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The Odyssey crew enjoy a dive with a friendly Napoleon Wrasse.
Photo: Genevieve Johnson

March 14, 2003
Napoleon Wrasse
  Real Audio Report

Log Transcript

The crew spend most of their time offshore searching for whales, where opportunities to view marine life beneath the surface of the ocean are very rare. The Maldives are renowned for having some of the most pristine and spectacular coral reefs in the world. When we arrived back in port this week, the crew took the opportunity to go diving on North Male atoll.

The crew was taken to a dive sight well known for its stunning pastel colored soft coral gardens, and its abundance of luminous fish species, but it was the 'friendly' Napoleon Wrasse the crew was eager to meet.

The Napoleon Wrasse (also known as a Humphead or Maori Wrasse) is the largest species in the wrasse family, reaching over 1.5 meters in length. An animal 50 years or older may weigh up to 180 kilograms - this is more than twice the weight of the average person.

We jumped into the water, descended 10 meters and had just gathered ourselves together when the Napoleon Wrasse appeared out of the blue. Emerging from the distance, the magnificent fish with the trademark hump head and enormous fleshy lips, headed directly for us. It wasn't until he was actually among us that his astounding proportions became apparent - we were dwarfed by him!

The Napoleon Wrasse is the largest fish in the Wrasse family. A 50 year old fish may weigh 180 kilograms and measure up to 1.5 meters in length.
Photo: Genevieve Johnson

He was exquisitely patterned, wonderful squiggled lines radiated from his roving eyes. Apparently these linear facial markings are unique to individual fish, much the same way fingerprints are to humans. His eyes rolled continuously, they seemed to follow and scrutinize our every movement. Once in the center of our group, he gently extended his pectoral fins, effectively putting on the breaks. He hovered silently, suspended in the water column, observing us as we observed him. He seemed to enjoy being stroked and appeared to lean against the pressure of our hands, much the same way a dog acts when it wants to be pet.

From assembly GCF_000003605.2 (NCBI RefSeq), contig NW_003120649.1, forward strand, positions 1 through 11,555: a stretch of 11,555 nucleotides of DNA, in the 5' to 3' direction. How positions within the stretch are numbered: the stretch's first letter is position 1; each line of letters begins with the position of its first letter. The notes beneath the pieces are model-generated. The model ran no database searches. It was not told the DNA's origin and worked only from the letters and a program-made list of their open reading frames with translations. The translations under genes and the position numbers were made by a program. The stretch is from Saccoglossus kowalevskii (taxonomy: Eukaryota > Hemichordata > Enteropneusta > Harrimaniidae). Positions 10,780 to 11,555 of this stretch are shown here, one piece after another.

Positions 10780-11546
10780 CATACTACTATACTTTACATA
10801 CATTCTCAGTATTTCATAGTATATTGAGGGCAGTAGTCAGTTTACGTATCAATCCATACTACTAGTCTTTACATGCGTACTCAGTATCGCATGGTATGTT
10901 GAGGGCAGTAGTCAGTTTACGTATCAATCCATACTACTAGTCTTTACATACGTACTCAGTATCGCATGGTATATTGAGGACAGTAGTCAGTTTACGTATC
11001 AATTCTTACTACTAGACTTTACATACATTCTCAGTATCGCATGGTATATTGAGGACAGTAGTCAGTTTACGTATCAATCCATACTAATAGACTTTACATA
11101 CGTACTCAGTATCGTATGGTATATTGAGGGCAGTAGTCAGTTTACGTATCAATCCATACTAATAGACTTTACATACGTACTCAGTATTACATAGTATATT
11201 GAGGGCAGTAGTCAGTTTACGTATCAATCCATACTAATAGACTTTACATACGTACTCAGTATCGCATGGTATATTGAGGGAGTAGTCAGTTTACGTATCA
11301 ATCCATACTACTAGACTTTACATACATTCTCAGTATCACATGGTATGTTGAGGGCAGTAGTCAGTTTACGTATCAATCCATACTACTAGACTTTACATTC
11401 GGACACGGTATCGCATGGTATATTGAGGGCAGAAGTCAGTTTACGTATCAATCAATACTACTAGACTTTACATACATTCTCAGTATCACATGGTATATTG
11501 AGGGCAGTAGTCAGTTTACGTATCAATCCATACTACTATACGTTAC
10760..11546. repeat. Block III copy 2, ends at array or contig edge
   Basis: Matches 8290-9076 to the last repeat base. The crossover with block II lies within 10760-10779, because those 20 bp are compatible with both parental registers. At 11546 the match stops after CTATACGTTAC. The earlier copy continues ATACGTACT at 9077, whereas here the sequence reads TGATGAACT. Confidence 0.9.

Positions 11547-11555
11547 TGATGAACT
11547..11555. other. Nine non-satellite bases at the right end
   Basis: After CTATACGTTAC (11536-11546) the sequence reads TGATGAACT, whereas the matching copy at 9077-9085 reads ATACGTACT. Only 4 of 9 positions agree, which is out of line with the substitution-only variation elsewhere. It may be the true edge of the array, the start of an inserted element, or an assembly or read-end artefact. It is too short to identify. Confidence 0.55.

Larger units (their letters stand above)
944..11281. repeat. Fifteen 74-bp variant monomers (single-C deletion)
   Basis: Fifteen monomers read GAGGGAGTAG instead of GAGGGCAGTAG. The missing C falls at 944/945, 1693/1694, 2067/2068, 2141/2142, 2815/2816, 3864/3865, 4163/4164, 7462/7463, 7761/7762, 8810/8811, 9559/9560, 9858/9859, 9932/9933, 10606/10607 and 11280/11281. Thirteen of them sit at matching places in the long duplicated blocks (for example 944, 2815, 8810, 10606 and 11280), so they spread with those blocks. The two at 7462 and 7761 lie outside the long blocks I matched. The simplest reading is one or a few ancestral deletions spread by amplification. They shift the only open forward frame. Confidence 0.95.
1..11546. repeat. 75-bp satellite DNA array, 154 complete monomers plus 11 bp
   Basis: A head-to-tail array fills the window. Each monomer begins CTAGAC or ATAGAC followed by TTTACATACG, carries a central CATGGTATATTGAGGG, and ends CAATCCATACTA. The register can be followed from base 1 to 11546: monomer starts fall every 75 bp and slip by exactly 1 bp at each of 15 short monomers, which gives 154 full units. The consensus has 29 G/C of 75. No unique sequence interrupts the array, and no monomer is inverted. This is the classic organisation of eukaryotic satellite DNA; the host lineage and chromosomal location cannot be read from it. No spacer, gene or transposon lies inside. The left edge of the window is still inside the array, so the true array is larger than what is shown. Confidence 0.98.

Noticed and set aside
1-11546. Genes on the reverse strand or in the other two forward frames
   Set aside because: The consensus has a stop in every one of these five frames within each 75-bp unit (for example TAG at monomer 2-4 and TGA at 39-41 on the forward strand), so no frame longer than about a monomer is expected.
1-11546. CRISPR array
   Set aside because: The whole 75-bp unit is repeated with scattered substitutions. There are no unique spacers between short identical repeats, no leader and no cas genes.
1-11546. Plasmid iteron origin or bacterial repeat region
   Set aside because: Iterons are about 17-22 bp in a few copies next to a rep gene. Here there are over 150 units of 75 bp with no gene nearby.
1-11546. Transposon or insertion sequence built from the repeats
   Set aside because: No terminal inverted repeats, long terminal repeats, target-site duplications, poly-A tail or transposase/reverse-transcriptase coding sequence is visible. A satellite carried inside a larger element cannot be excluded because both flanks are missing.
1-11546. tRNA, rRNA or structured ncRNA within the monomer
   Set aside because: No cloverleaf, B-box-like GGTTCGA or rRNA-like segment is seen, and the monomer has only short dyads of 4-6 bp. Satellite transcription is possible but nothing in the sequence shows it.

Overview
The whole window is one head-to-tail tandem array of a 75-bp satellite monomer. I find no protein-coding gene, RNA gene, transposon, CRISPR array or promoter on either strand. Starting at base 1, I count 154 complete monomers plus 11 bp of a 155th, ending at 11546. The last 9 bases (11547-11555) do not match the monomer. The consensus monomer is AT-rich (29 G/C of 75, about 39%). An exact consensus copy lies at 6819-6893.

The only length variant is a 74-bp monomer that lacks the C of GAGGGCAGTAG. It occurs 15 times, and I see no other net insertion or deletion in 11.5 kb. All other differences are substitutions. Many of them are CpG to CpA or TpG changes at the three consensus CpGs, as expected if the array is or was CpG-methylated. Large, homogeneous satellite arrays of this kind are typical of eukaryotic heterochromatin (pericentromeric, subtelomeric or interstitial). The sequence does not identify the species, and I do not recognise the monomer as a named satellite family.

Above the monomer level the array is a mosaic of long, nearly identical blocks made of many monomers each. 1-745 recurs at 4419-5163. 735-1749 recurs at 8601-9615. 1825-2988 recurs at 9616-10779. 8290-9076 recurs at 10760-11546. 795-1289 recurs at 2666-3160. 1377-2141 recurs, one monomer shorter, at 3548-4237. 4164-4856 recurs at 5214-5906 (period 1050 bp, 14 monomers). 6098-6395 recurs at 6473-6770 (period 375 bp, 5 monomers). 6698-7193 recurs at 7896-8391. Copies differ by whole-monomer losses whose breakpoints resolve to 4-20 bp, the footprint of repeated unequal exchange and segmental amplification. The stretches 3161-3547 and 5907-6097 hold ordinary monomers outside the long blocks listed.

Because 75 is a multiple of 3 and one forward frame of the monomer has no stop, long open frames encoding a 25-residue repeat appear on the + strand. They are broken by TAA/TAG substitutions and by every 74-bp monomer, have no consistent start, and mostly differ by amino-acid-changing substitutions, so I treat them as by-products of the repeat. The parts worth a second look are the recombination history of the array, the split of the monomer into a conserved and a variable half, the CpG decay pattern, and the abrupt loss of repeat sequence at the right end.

Looking into his eyes and interacting with this wild and gentle fish was one of the most moving experiences I have ever had. This was an animal very much aware of our presence. When no one was petting him, he would manoeuvre around the group, giving the closest person a gentle nudge or a brush, perhaps to remind us that he still required our attention.

In a few places around the world, individual Napoleon Wrasse, usually older specimens, have become quite well known and are visited regularly by divers. Some have apparently formed bonds with individual divers whom the wrasse recognize and seek out. These 'friendly' fish often appear as soon as divers enter the water and choose to spend the entire dive with them, as did this Napoleon Wrasse today.

After almost twenty minutes of photographing, stroking and exchanging looks with this remarkable fish, we decided we should at least see a little more of the reef before it was time to ascend. We reluctantly left the wrasse behind and followed the reef wall, a tall overhang crowded with soft corals including spectacular gorgonian fans and literally thousands of brightly colored reef fish, each species unique in its marvellous decoration.

After only a few minutes of exploration, I had a strong feeling that something was watching me. I instinctively turned to look behind me and there he was, not two feet behind my right shoulder. The Napoleon Wrasse was not going to be left behind.